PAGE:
Much has been made over the past few years about the “wine-ification” of beer, including the now common statement, “Beer is the new wine.” Perhaps this is true. Beer, at least of the craft variety, has certainly become more popular. It is being paired with food more than ever, and even starting to show up in white tablecloth restaurants. There are even full-fledged beer geeks to go along with it. Sadly, some of the snobbery that wine has long been famous for has also pervaded the craft beer world.
In a recent discourse on a Facebook page supposedly dedicated to lovers of craft beer the statement was made that, “I don’t need to tell anyone that (insert macro lager here) is disgusting…” The writer goes on to talk about how a certain beer rating web site gives it a “D” and then goes on to say that the fact that it won an award at a recent judged event is “mind bottling” further showing how cool he is by using a variation on the phrase “mind boggling.” I think we can agree that this individual is clearly showing snobbish behavior. Of course, his response to anybody taking issue with this statement was to attack them to show that he had a superior grasp of the situation.
What causes this type of behavior, what makes a person who should be an enthusiast, a supporter for great beer, turn in to a snob who prefers to bash other beers, and by extension their drinkers, in the name of promoting his interests? There are a variety of reasons of course. The two biggest influencers are probably insecurity and a lack of general knowledge about beer. Because he doesn’t understand or know enough to make a cogent argument in favor of craft beer, he attacks the competition, first putting down the other product and then attacking anybody who dares to point out he might be mistaken. The insecurity part is clear…he knows that he doesn’t know as much as others and takes bold stands hoping to discourage any further conversation.
The wine world has learned that snobbery is not conducive to growing the brand, or in this case, the category. More and more the wine snobs have distanced themselves from snobbish attitude and, aside from occasional derogatory comments about people who put ice in their red wine, keep themselves pretty much on the geek side. It became a learned response to years of being put down for the way they treated what they considered inferior products and other drinkers. They learned that every wine has its place in the grand scheme of life and each and every drinker ultimately adds to the overall growth of wine as a business. Without that growth, the availability of rare or unusual wines may dry up, leaving the connoisseur with fewer choices.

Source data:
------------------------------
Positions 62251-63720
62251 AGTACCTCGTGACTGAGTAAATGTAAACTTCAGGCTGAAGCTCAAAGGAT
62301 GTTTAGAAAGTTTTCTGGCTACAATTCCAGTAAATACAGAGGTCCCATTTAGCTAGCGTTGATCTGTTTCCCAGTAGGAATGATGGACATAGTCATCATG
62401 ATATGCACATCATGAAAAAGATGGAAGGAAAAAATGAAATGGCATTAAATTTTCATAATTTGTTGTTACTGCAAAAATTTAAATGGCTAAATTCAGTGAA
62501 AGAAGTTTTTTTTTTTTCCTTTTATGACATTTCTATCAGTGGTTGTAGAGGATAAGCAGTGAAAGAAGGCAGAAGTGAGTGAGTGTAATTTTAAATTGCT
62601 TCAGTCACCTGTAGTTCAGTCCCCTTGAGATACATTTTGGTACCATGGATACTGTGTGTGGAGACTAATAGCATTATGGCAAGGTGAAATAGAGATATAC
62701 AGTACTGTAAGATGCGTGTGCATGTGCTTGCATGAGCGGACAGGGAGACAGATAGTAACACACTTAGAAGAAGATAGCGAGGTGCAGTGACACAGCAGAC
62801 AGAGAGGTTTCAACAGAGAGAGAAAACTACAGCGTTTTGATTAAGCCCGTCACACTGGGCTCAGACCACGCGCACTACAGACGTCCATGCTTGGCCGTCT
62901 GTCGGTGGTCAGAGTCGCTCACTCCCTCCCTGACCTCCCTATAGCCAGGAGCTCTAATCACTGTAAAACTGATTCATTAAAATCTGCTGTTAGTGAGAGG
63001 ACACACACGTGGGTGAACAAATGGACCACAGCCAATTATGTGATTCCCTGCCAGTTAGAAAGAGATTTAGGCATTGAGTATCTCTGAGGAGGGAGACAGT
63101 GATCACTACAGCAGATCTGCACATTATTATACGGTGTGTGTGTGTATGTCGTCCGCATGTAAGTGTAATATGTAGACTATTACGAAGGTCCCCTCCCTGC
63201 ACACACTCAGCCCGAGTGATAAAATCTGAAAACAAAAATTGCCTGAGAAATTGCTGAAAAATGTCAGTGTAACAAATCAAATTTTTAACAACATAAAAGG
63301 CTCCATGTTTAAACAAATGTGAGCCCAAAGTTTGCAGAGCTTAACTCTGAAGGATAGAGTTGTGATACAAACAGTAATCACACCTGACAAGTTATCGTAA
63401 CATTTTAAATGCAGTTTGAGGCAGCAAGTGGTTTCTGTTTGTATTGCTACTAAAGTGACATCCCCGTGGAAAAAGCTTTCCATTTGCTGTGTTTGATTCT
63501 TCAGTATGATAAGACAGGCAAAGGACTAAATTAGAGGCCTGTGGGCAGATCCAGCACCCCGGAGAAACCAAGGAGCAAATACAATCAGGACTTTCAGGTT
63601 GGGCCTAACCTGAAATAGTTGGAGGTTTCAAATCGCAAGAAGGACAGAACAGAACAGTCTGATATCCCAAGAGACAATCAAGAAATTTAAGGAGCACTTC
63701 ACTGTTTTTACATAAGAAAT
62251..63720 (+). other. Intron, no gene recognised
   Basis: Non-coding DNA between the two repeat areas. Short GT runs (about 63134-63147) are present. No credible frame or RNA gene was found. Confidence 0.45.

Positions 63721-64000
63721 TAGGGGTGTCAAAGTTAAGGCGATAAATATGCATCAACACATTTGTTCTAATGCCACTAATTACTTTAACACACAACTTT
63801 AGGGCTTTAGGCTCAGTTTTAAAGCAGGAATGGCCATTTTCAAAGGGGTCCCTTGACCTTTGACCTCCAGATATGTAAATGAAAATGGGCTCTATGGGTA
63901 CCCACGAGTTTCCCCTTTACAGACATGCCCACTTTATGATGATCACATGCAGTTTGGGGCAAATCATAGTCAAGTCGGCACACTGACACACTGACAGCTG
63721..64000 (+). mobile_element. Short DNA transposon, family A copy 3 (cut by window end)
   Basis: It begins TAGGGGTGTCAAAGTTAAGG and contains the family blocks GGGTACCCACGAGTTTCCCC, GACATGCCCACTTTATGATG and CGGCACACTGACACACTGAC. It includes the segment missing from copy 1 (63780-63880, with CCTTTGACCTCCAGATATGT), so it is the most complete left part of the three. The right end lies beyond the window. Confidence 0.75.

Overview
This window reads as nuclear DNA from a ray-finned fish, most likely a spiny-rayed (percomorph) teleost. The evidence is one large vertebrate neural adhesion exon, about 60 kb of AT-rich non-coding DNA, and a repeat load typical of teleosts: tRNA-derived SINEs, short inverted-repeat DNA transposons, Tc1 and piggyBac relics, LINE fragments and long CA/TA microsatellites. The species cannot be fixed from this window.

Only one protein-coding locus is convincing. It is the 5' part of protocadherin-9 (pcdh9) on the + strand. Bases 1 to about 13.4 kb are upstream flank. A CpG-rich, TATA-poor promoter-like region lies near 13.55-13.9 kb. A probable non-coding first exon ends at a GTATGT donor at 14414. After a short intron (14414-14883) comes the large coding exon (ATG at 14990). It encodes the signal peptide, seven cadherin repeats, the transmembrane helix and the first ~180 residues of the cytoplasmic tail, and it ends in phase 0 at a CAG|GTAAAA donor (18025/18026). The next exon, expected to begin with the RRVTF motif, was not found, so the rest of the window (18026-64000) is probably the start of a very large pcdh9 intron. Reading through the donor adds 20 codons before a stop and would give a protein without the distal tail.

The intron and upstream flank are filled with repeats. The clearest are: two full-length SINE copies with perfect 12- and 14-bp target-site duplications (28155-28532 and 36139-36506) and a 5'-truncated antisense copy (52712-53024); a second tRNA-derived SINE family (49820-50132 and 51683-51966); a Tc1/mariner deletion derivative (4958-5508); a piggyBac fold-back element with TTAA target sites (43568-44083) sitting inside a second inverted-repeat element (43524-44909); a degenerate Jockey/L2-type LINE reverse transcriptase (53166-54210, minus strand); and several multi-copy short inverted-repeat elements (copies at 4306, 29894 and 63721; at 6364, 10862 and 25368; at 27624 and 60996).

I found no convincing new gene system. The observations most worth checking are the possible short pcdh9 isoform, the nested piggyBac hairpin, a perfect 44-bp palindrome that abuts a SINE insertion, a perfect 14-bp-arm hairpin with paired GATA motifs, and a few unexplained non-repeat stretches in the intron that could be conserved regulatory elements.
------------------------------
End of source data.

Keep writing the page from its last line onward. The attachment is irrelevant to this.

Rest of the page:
So it may go with beer. Right now we are enjoying a bull market in beer. Brewers are making more and more great beers, and many of these are special releases. The market in limited release beer is so good right now, that people like the person in the second paragraph are putting down bars that open with multiple craft beer handles (like 40 or so craft handles) because their offerings aren’t exciting enough. These are people that don’t get it and probably never will. The craft beer world needs all types, they need the light beer drinker, they need the bars that support entry level craft beer, they need to be supportive of people who drink beers they consider lesser in quality to what they drink. And they need to do it all without being condescending or arrogant about it. The great beer served at a variety of outstanding bars in this country is dependent on all of the above. Every bar cannot, nor should it, open with 30 rotating tap handles specializing only in one-off beers that are brewed in such small quantities they are fully allocated before even getting on a truck for the ride from the brewery to wherever they are going.
No brewery (or winery) can survive exclusively with the snobs. Perhaps one or two brands within the family are great for the snobs, but if all they do is sell their limited release beer, then they won’t be in business very long. It is the flagship beers that make a brewery successful. Because people drink a lot of Dale’s Pale Ale, Oskar Blues can produce Ten FIDY every year; because people drink plenty of Bell’s Amber, we get the gift of Hopslam every January; and because Great Divide sells plenty of Denver Pale Ale and Titan, they are able to make Chocolate Oak Aged Yeti Imperial Stout…in fact they can make a whole lineup of Yeti beers.
So, next time you think you are promoting craft beer, take a minute and ask yourself if you are truly advocating what you drink, or are you putting somebody else down for their choice of what you perceive to be bad beer. The secret to the continued growth of craft beer is doing our best to eliminate the snobbery and put the focus on the positive. Being a beer geek is great for the industry, being a beer snob hurts it.
Cave Creek, AZ